COLUMBIA, SC (WIS) - College students are joining the debate on how to pay to fix South Carolina's crumbling roads.
Student body presidents from the University of South Carolina, Clemson University, and the College of Charleston have written to Governor Henry McMaster, urging him against his proposal for the General Assembly to use bonds for millions of dollars to fund college building renovations, on road fixes instead.
In the letter, students express their concerns that tuition rates could rise if the state does not secure the $500 million in the House bond bill, to pay for things such as the $25 million renovations for the USC Columbia campus' old law school.
"We're already charging students so much, and it's such a burden but there are such drastic needs on campus," USC Student Body President Ross Lordo says.
"It's disappointing for me that the culture that we're in right now is to where the burden of capital improvements in projects that are state-owned buildings is being shifted from the state itself to the student body," Lordo says.
Governor McMaster is against a bill to raise the gas tax in increments of 2 cents per gallon each year for 6 years to pay for road repairs. He instead wrote a letter to the House of Representatives on this new bond bill proposal.
In the opposite chamber, senators weigh-in on the suggestion, both majority and minority leader against it.
"The problem that we have with infrastructure right now is a long-term funding proposal. You're not going to do that with a bond," Sen. Shane Massey (R- Edgefield) says.
Massey believes there's still support for funding the college projects with bonds, in the House.
"What I sense is that there seems to be a general willingness to look at a higher education bond bill to help with specific projects," he says. "The universities are mobilizing students and giving them some talking points and getting the students to contact the governor and legislators as well."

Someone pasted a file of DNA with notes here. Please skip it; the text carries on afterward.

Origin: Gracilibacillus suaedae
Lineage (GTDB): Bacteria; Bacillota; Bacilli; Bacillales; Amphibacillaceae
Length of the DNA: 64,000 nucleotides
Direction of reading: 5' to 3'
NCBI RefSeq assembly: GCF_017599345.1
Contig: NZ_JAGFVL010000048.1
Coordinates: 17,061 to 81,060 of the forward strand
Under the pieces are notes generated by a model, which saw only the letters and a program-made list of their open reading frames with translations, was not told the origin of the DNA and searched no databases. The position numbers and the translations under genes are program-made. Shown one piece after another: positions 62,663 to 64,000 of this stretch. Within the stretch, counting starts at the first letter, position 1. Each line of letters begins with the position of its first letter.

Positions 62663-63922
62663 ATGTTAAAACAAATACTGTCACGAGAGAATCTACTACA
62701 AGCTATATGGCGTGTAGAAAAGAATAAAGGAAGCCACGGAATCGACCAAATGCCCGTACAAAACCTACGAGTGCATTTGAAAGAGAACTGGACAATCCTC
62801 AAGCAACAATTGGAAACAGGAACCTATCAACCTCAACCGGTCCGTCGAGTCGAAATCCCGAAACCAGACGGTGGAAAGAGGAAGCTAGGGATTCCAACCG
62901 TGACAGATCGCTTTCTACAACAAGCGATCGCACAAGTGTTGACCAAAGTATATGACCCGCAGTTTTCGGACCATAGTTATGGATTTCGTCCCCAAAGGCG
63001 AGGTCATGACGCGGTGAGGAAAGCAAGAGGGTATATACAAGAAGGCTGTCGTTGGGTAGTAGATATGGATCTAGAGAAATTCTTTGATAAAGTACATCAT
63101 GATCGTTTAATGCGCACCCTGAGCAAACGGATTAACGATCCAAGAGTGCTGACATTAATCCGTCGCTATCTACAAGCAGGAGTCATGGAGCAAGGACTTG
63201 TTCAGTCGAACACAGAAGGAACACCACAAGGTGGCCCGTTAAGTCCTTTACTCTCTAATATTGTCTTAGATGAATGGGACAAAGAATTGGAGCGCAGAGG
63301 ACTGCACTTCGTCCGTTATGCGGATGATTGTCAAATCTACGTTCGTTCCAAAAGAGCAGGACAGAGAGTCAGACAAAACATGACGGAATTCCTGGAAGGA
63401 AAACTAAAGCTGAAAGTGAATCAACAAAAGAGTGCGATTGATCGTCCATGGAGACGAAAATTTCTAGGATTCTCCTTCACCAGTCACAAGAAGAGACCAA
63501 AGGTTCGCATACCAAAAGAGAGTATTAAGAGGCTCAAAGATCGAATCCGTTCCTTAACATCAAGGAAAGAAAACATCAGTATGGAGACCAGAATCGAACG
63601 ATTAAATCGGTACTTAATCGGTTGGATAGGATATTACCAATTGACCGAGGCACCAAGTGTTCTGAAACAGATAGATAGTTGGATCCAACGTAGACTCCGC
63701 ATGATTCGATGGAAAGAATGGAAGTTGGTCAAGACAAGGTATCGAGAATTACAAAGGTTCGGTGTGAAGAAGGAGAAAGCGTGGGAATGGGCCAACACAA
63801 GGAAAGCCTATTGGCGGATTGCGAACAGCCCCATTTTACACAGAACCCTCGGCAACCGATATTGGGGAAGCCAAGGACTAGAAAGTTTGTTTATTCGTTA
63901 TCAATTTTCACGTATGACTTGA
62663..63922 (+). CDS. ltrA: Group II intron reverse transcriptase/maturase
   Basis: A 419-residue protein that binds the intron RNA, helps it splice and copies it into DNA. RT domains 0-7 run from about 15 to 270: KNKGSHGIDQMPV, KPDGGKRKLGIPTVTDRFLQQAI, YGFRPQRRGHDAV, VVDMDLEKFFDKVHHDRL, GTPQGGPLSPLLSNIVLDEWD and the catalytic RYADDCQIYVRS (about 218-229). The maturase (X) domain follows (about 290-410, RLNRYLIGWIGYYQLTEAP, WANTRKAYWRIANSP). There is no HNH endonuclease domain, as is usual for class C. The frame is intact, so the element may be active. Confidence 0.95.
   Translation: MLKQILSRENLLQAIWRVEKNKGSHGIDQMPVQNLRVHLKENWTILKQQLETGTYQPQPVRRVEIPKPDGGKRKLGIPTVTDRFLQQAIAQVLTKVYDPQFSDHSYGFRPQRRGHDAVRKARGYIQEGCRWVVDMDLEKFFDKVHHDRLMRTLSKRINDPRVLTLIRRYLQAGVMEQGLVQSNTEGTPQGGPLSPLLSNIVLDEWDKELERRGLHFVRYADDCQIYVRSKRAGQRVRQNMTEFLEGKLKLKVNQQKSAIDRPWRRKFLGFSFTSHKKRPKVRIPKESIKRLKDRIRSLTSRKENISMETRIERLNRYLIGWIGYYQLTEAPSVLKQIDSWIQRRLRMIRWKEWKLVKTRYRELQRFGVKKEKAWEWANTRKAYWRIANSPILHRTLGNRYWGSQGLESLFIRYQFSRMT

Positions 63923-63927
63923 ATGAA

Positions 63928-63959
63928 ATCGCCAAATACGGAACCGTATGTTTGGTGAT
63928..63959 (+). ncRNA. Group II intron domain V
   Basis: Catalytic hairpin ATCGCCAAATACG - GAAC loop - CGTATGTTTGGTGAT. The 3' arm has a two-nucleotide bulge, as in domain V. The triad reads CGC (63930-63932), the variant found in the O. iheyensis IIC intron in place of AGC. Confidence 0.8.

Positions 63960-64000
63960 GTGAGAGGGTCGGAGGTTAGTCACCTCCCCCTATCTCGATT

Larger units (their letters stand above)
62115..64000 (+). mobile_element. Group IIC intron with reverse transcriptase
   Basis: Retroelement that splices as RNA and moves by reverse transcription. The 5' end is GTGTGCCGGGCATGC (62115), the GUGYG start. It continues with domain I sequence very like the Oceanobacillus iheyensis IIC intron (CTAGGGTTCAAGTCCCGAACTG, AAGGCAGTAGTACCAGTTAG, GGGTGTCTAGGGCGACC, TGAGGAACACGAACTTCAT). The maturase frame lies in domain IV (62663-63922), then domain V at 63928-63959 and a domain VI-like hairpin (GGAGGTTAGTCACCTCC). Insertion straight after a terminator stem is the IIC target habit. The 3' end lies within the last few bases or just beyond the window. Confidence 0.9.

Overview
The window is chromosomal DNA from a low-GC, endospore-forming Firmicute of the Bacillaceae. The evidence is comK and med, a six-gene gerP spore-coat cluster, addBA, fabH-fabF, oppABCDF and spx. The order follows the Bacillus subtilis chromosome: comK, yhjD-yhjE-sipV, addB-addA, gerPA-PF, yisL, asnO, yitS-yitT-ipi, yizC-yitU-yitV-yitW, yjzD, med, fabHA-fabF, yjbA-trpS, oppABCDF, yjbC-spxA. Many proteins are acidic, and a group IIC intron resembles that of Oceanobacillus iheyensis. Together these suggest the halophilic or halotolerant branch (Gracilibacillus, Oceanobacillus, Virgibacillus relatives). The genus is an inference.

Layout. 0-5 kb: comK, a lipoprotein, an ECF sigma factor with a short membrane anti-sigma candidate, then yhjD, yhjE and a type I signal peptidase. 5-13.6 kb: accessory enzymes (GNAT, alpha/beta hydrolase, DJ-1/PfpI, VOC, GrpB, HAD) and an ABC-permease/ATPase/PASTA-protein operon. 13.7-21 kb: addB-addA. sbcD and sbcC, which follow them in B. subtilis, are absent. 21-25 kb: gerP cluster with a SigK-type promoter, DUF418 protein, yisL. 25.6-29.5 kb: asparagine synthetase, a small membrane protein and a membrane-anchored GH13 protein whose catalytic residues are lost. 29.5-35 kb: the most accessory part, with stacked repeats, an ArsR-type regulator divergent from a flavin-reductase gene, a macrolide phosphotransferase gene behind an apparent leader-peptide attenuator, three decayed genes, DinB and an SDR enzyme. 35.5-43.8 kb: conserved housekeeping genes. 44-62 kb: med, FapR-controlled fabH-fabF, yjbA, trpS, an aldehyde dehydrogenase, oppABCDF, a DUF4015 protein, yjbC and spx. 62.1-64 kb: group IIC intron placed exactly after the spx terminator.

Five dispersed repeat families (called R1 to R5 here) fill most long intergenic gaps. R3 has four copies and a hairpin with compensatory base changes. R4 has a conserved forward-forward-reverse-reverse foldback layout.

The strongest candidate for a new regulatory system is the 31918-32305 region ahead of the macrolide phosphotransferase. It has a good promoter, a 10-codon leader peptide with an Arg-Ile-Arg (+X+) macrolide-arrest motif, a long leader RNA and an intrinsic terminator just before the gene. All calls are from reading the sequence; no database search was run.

Massey, however, is against the gas tax bill the Senate is set to debate on Tuesday. He says he would like to see a form of tax relief in the bill before he can support it.
Senator Nikki Setzler is supportive of the gas tax bill. While Setzler says roads is a number one issue, he agrees with students that the issues of roads and education should be separate.
"You cannot separate the two, or switch one for the other substitute one for the other," Sen. Setzler (D- Lexington) said.
Of South Carolinians polled recently by Winthrop on what the most important problem facing the state is, 18.7 percent responded it's roads, bridges, and infrastructure; another 12.1 percent responded it's education.
The poll also surveyed people on borrowing with a bond bill, and people weighed about evenly on charging the $500 million for infrastructure projects at schools and elsewhere; there were 46 in favor, 47, opposed.
The Senate will convene on Tuesday afternoon at 2 p.m. to likely discuss funding road repairs through the proposed gas tax hike.
Senators Massey and Setzler say they are ready for debate that could last several days.
"I want my family and my constituents riding on roads that are safe to travel on, not on deadly roads, and that's what the public wants us to deal with. Not all this other stuff," Setzler says.
Governor McMaster's spokesperson Brian Symmes tells NEWS 10: